6. Analyze the Recorded Test

Applies to TestComplete 15.40, last modified on March 25, 2022

After you have finished recording, TestComplete opens the recorded keyword test for editing and displays the test contents in the Keyword Test editor:

Getting Started With TestComplete (Desktop): The recorded test

The recorded test is similar to the test shown in the image above. Your actual test may differ from this one. For example, it may have other object names or window indexes if you have recorded the test on a C++ Builder or Delphi application.

The test contains the commands that correspond to the actions you performed on the Orders application during the recording. We call the test commands operations.

Below the commands, there is the Test Visualizer panel that displays images that TestComplete captured for operations during test recording:

Getting Started With TestComplete (Desktop): Test Visualizer panel

These images illustrate the recorded operations and help you better understand which action the operation performs. TestComplete captures images only for those operations that correspond to user actions (mouse clicks, typing text, and so on).

When you choose an operation in the editor, Test Visualizer automatically selects the appropriate image so you can easily explore the application state before the operation is executed. To view the needed image closely, double-click it in the Test Visualizer panel.

For more information on working with images, see the topics in the Test Visualizer section.

The first operation in the test is Run TestedApp. It is used to launch the tested application (in our case, it is the Orders application) from a keyword test. TestComplete automatically records this operation when it launches the application automatically or detects an application launch from the Recording toolbar or somewhere from the operating system UI.

The next operation corresponds to the selection of the File > Open menu item.

The next operation simulates opening the file via the Open File dialog:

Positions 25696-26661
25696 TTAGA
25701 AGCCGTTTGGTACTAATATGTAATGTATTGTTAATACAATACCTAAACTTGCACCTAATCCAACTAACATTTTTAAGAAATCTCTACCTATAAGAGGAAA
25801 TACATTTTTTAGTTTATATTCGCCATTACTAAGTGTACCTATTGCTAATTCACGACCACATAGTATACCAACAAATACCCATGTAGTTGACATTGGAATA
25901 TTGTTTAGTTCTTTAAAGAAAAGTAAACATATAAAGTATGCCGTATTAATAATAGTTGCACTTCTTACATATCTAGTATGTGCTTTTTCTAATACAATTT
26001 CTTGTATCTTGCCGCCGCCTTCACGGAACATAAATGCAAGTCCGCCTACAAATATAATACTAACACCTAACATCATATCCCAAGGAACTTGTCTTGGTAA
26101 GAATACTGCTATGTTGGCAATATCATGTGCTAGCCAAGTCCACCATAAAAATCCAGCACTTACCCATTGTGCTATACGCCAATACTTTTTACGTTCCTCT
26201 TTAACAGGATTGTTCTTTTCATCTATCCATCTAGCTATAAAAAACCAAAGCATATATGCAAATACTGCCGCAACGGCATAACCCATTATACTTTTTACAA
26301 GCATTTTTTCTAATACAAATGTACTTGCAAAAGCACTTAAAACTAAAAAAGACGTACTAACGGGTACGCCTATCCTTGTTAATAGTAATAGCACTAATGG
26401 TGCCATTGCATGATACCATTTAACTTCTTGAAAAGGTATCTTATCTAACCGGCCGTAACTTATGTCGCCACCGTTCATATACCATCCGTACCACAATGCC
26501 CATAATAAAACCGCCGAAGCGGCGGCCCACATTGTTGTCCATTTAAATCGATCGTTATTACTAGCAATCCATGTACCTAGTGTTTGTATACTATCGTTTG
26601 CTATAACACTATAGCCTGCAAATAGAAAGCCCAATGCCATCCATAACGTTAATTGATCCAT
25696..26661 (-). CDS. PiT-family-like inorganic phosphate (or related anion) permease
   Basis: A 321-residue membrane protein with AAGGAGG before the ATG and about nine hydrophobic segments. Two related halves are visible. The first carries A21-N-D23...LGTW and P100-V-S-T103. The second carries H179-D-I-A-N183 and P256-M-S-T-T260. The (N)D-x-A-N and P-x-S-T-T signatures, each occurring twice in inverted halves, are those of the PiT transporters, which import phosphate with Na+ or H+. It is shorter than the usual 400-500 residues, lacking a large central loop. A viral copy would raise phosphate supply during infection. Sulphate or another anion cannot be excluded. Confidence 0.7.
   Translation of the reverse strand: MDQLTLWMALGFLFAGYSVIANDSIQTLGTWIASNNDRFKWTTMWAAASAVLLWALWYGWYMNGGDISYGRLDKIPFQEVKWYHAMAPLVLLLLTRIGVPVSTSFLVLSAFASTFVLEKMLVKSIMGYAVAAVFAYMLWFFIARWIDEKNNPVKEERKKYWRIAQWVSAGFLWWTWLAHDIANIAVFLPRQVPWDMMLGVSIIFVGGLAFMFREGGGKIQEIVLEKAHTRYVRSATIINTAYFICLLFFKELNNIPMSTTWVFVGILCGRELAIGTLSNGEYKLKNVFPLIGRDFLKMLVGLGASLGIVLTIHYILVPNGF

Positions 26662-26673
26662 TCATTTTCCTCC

In certain cases, TestComplete can record a sequence of operations that simulate actions you perform when working with the Open File dialog controls.

Note: It is recommended to type the full name of the file you want to open in the File name box of the Open file dialog instead of navigating to the file using the dialog controls. This approach lets you record a test that will be executed successfully regardless of the operating system, navigation bars and panels available in the dialog and of the path displayed in the dialog.

If your test contains a sequence of operations simulating actions over the Open File dialog, you can modify the test and manually replace those operations with the OpenFile method call.

After that, there follow operations that simulate your actions with the application main window and the Order form:

For more information on simulating mouse events, keyboard input, and other actions from your scripts, see Simulating User Actions.

Then there is the comparison operation that we added during test recording:

Finally, there is the operation that closes the Orders application and the operation that simulates the “No” button press in this message box.

As you can see, TestComplete automatically organizes the operations into groups that correspond to the processes and windows that you worked with. Grouping makes the test structure easier to understand and also provides some information on the object hierarchy that exists in the application under test.

We recorded user actions on one process (Orders). So, we have only one “process” group node. It contains all of the actions that you simulated on the process windows and controls. The actions that we performed on windows and controls of the Orders process are organized into a number of “window” grouping nodes:

You may notice that the names of the tested process and its windows and controls differ from the names that we saw in the Object Browser panel in one of the previous steps. For instance, in the Object Browser, the tested process was named Process("Orders"), while in the test it is called Orders; the main window was called WinFormsObject("MainForm"), while in the test it is called MainForm, and so on.

There is a logical reason for this: by default, TestComplete automatically generates and uses custom names for the objects that you worked with during the test recording. Generating and assigning custom names is called name mapping. TestComplete maps the names because the default names may be difficult to understand. It may be difficult to determine which window or control corresponds to a name. Using mapped names makes the test easier to understand and more stable. Along with mapping names, TestComplete also stores images of the mapped objects in the Name Mapping repository. This helps you understand which window or control one or another mapped object matches. For more information on mapping names, see Name Mapping.

Prev     Next

See Also

About Tested Application
Keyword Tests
Operation Reference

Highlight search results